The Process of Diagnosing Your Narcolepsy

Diagnosing your narcolepsy is an involved process that has many steps. Some of these steps are informal. Others require special tests and studies. Your healthcare provider takes these steps to get you the right diagnosis.

Case History

You may not know this, but a detailed case history is the first step to diagnosing your narcolepsy. All healthcare providers obtain a case history, especially during your initial visit. In a sense, they introduce you to your provider. Often, this process resembles an informal interview. Your provider asks questions, you answer them, and your responses get documented in your chart. You answer questions about your background, lifestyle, general health, and your medical condition. You may even answer questions about symptoms, their onset, and how your symptoms affect your life.

Why We Need Case Histories

True, case histories detail your health and medical history. They give your provider information on the reason for your visit, like your current signs and symptoms, their onset, and how these symptoms affect your life. They also give information on your past medical history, like specialists you’ve seen and treatments you’ve tried. But they do much more than that. They help your healthcare provider make informed decisions about your condition and support decisions about a possible diagnosis. This is all the more reason that you respond to the questions truthfully, as embarrassing or uncomfortable as some of the questions may be. 

A case history alone isn’t enough to diagnose you with narcolepsy. However, they are the first step in the right direction!

Sleep Studies

Another piece of your diagnostic puzzle is a sleep study. Healthcare providers need to study your sleep patterns, habits, and behaviors to diagnose you with narcolepsy. Sleep studies don’t happen during a routine visit. Instead, you see a specialist. These are some of the things you may experience.


Polysomnography (“sleep study”) is a standard procedure for diagnosing narcolepsy. This procedure happens overnight in a sleep center. Technicians look at different things, like breathing, heart rate, and sleep times while you sleep. But that’s not all that happens. The technician also looks at your brain activity and for different behaviors like talking and movements.

Polysomnography gives your provider an idea about your nighttime sleep habits and behaviors. But, it doesn’t tell much about your daytime sleep behaviors. Your healthcare provider will recommend you for another study to get a better picture. 

Multiple Sleep Latency Test

Multiple sleep latency tests provide information that polysomnography doesn’t; it gives information about your daytime sleepiness. You must do this test after your polysomnography.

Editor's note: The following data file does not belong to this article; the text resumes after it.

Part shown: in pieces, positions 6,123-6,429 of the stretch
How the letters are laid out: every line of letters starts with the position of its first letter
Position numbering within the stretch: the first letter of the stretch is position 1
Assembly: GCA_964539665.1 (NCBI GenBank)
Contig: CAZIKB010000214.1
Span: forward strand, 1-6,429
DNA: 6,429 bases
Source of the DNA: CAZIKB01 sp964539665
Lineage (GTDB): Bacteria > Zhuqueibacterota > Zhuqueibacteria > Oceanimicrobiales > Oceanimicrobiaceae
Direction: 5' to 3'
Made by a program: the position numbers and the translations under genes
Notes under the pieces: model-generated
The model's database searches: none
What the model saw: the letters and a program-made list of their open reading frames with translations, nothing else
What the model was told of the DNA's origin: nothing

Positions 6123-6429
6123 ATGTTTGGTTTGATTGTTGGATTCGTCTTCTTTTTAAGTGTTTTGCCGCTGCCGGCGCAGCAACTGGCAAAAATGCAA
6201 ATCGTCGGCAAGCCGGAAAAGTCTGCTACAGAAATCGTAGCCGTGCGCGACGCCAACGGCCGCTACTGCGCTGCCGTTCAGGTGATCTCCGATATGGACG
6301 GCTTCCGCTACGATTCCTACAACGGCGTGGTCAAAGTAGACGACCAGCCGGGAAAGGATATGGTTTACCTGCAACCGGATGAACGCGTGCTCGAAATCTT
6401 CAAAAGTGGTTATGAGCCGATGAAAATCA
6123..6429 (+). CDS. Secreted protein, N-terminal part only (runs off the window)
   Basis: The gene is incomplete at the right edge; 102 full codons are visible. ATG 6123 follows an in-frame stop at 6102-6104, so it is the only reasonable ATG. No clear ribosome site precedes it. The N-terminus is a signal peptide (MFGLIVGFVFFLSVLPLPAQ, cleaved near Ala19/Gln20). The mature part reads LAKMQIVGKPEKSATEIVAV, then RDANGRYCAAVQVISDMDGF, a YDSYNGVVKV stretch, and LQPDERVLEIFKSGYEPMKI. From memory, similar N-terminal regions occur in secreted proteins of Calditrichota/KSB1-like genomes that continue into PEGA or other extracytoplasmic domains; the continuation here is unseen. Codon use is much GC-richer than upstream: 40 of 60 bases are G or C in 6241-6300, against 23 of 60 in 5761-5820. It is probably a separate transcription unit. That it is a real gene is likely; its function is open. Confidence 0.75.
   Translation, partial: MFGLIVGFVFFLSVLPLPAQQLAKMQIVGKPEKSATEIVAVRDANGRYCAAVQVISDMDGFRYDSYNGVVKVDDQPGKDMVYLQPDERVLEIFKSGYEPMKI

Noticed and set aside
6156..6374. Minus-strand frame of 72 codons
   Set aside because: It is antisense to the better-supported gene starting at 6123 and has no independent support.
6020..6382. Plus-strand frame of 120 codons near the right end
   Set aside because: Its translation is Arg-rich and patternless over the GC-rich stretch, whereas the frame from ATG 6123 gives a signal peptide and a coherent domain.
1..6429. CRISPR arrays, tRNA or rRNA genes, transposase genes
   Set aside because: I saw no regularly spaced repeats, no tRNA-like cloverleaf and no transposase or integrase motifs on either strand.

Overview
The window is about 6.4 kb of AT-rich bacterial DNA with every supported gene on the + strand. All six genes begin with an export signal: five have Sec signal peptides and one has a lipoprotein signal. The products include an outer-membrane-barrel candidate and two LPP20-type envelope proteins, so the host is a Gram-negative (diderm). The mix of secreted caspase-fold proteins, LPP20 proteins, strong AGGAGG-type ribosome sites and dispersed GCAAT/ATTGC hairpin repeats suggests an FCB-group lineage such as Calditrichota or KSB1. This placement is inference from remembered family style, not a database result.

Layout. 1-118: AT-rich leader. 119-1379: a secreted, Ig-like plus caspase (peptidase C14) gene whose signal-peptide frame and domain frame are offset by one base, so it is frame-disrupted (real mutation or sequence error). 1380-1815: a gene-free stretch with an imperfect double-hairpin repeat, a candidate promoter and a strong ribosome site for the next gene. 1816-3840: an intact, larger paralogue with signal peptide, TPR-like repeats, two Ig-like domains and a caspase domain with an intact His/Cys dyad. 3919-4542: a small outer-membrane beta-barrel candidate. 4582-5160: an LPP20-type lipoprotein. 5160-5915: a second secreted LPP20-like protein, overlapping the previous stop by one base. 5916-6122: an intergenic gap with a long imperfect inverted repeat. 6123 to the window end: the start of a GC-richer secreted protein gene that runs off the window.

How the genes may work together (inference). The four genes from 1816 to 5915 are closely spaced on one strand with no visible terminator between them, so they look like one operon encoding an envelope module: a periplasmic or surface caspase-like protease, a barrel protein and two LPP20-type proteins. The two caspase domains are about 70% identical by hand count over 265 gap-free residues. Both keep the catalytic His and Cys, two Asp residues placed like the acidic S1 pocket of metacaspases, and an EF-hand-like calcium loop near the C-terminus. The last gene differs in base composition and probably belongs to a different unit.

With this test, you take 4-5 scheduled 20-minute naps that are spaced two hours apart. Like polysomnography, this test measures your brain while you sleep. But that’s not all. It also looks at your muscle activity and your eye movements while you sleep. 

Together, these sleep studies tell about how you’re sleeping. Therefore, they’re a crucial piece for diagnosing your narcolepsy. You want a timely and accurate diagnosis. Stop using stimulants and sedatives before this study to make sure that your results are accurate.

Scales and Questionnaires

Healthcare providers call these subjective assessments. That’s because we don’t compare to any standard. Instead, they focus on your input, your feelings, and your emotions.  They are another crucial piece to your getting an accurate diagnosis. These two scales/questionnaires give your healthcare provider insight into your daytime sleepiness.

Epworth Sleepiness Scale

You complete this short questionnaire by answering questions about your likelihood of falling asleep in different situations. You score each scenario from 0-3. And at the end, you total your scores. Higher scores mean more daytime sleepiness.

This scale offers insight into your excessive daytime sleepiness. But it isn’t enough to diagnose you with narcolepsy. Part of the reason is that this scale considers all sleep disorders, not just narcolepsy. Another reason is that it only subjectively measures one symptom of narcolepsy. The best practice is to use information from this scale with findings from your sleep study.

Stanford Sleepiness Scale

You may not have heard of this scale. Or even had the opportunity to complete it. Healthcare providers rarely use it to diagnose your narcolepsy. However, you should, at the very least, know what it is and its use.

You would complete this scale by answering questions about your levels of alertness and sleepiness at specific times. The second part asks you to indicate your level of drowsiness or sleepiness at certain times.

The only limitation to this scale is its specificity. You have to tell specific times that you feel sleepy. You also rate those symptoms at certain times. We can agree that this scale offers relevant information, which could help with diagnosing narcolepsy. But it’s just not practical to complete.

Rule Out Other Conditions

Remember all of the conditions that look like narcolepsy and can delay your diagnosis? Your healthcare provider has to rule out those conditions to diagnose you with narcolepsy. It’s almost like the process of elimination. They have to rule out what it isn’t to figure out what it is.

The good news is that this step often happens alongside the others. For instance, the information you share on your case history can help rule out these conditions.